The internet loves a great illusion to debate over, and for a while, one of the biggest ones was the infamous picture of a dress, which to some looked black and blue, and to others, white and gold.
But the biggest successor to the great dress debate was the introduction of a short audio clip saying a repeated word over and over - and it drove the internet wild.
The Laurel vs Yanny debate caused endless arguments, and prompted questions about the nature of sound and how our ears and brains work.
This is everything you need to know about how the Laurel vs Yanny illusion tricked our ears.
What was the Laurel vs Yanny illusion?
In May 2018, an audio clip was uploaded to the internet by social media influencer Cloe Feldman which asked listeners to answer a simple question: Do you hear Yanny or Laurel?
The clip featured a computer generated voice which says a repeated word on a loop, which listeners either interpreted as Yanny or Laurel.
The clip proceeded to split the internet in half, with some saying it was obviously saying Yanny, and others convinced that it said Laurel.
How does the illusion work?
Talking to The Guardian, Professor David Alais from The University of Sydney said that the Laurel vs Yanny phenomenon was an example of something called a “perceptually ambiguous stimulus”, such as the face/vase illusion or the Necker cube.
Professor Alais said: “They can be seen two ways, and often the mind flips back and forth between the two interpretations. This happens because the brain can’t decide on a definitive interpretation.
“If there is a little ambiguity, the brain locks onto a single perceptual interpretation. Here, the Yanny/Lauren sound is meant to be ambiguous because each sound has a similar timing and energy content - so in principle, it’s confusable.”
The Professor added: “All of this goes to highlight just how much the brain is an active interpreter of sensory input, and thus that the external world is less objective than we like to believe.”
Speaking to The Verge, Lars Riecke, an assistant professor of audition and cognitive neuroscience at Maastricht University, says that the “secret is frequency”.
Riecke says that the acoustic information that makes some people hear Yanny is a higher frequency than the acoustic information that makes us hear Laurel.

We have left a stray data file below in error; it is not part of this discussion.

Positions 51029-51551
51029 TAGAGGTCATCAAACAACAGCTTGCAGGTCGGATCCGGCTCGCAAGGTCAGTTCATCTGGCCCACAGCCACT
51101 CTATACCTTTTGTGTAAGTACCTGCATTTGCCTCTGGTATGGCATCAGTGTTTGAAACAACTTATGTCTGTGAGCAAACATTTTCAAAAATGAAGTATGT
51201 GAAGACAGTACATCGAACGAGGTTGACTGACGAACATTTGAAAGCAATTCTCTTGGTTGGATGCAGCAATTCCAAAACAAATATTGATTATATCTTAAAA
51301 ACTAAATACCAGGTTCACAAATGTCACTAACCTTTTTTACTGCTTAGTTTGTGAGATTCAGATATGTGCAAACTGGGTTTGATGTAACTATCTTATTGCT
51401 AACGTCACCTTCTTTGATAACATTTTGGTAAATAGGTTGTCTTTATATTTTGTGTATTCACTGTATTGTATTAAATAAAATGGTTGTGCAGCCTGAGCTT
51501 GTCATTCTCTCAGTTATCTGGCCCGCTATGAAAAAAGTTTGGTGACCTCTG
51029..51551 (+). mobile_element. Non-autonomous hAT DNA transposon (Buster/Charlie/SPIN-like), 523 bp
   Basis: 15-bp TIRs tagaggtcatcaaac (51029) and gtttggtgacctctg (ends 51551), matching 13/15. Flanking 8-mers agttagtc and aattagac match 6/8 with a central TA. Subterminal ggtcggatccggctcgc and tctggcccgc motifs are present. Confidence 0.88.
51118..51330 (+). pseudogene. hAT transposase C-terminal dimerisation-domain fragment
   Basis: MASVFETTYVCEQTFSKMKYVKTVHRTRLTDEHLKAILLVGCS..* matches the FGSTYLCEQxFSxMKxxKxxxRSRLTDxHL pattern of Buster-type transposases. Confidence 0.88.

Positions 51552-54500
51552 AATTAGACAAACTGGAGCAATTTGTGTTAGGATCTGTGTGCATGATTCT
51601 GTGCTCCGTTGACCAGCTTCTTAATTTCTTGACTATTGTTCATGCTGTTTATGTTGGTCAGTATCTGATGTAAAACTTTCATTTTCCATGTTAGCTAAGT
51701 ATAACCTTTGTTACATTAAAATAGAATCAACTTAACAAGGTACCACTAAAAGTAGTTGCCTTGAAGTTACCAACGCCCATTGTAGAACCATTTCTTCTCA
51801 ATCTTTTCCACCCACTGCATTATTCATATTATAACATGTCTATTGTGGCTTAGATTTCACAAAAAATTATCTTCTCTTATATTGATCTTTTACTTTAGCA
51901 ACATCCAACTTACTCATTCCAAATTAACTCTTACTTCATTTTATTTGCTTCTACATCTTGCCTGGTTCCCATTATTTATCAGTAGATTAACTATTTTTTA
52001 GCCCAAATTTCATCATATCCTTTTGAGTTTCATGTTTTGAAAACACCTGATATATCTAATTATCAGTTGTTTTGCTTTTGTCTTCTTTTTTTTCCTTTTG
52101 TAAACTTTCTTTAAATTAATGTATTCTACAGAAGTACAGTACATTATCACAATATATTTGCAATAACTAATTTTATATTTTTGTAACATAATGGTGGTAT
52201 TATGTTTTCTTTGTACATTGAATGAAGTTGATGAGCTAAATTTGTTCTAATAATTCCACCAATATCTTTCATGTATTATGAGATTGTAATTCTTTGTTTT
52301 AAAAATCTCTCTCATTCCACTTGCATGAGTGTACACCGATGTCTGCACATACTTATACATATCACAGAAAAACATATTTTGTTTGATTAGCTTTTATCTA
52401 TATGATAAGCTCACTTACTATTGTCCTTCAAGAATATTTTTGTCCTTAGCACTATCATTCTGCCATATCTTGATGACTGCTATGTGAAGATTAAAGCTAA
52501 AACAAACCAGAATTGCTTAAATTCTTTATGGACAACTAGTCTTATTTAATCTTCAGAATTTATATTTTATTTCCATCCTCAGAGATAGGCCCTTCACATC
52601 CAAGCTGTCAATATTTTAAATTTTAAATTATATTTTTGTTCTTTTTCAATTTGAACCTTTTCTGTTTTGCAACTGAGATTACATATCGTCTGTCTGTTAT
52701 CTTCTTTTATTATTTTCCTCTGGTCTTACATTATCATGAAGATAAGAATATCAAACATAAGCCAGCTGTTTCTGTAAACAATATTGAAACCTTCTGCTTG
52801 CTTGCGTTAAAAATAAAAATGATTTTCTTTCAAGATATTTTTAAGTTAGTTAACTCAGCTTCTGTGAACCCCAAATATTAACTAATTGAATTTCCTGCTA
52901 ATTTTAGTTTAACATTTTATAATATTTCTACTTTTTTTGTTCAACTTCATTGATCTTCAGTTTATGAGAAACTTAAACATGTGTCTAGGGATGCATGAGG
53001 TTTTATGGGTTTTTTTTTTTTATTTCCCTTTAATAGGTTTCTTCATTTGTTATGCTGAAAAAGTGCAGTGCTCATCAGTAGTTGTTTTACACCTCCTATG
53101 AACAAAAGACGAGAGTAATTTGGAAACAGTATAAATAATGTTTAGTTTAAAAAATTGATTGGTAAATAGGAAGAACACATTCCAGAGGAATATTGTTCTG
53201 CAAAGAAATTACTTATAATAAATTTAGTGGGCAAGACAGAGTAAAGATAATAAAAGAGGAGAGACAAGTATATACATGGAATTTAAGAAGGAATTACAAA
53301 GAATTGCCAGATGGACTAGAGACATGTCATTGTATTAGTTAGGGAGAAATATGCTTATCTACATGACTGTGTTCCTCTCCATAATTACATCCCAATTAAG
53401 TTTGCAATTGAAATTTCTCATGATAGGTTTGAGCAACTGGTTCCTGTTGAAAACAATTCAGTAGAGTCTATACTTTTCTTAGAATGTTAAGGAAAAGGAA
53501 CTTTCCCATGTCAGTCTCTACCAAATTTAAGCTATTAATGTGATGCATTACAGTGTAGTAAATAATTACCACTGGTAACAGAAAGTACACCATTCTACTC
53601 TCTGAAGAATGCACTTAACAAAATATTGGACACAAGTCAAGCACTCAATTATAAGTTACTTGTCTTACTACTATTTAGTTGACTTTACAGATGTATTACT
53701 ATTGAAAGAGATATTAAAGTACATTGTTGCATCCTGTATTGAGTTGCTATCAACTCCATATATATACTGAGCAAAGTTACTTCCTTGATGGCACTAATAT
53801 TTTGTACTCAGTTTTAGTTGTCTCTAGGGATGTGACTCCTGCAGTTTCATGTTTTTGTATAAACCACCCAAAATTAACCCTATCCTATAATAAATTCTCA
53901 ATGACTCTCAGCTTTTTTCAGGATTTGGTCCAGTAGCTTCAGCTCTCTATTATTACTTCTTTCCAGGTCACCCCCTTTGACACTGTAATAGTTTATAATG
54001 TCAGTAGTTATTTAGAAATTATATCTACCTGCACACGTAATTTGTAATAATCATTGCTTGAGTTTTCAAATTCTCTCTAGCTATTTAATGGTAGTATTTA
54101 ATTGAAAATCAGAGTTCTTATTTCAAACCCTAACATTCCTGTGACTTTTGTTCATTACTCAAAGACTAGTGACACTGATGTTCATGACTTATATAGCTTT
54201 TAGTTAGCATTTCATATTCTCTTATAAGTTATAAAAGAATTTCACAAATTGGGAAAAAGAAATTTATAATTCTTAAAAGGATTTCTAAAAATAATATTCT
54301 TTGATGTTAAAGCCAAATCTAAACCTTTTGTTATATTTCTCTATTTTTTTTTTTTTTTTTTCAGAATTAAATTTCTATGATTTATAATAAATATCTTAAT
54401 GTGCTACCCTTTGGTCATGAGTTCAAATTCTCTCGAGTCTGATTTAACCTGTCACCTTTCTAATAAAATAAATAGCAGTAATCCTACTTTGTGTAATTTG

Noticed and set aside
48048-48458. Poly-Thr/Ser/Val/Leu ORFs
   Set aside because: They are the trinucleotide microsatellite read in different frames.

Some of the variation may be down to the audio system playing the audio, but Reicke says that some of it can also come down to the mechanics of our ears.
Reicke explains that older adults tend to start losing their hearing at the higher frequency ranges, which could explain why some people could only hear Laurel and others could only hear Yanny.
It’s a phenomenon that can be mimicked on a computer, Riecke explains - if you remove all the low frequencies, you can hear Yanny, and if you remove the high frequencies, you can hear Laurel.
Bharath Chandrasekaran, a professor in the department of communications sciences and disorders at the University of Texas, also talked to The Verge about the auditory illusion.
Chandrasekaran said that the audio clip is a bit noisy, which could contribute to confusion: “Because it’s noisy, your brain is filling in with what it thinks it should be.”
He also states that when the audio clip was uploaded to the internet, it was accompanied by a visual cue - the message which asks Yanny or Laurel - and this can help shape what people can hear.
What other audio illusions are there?
Another audio illusion which took the internet by storm was the brain storm vs green needle clip.
The video clip featured an old children's toy which made a noise when a button is pressed.
The clip said that if you think about the word brain storm, that’s what you’ll hear, but if you think about the word green needle, you’ll hear that instead.
Another similar illusion is this YouTube video which was posted in 2011, where the repeated word can sound like “Bill”, “pail” or “mayo” depending on what’s happening on the screen.
The mechanics of these two audio illusions are the same as the Laurel vs Yanny clip - noisy audio, visual cues, our brains filling in the gaps and our hearing capabilities can all factor into how one person can hear one thing and another person can hear something totally different.
A version of this article originally appeared on our sister title The Scotsman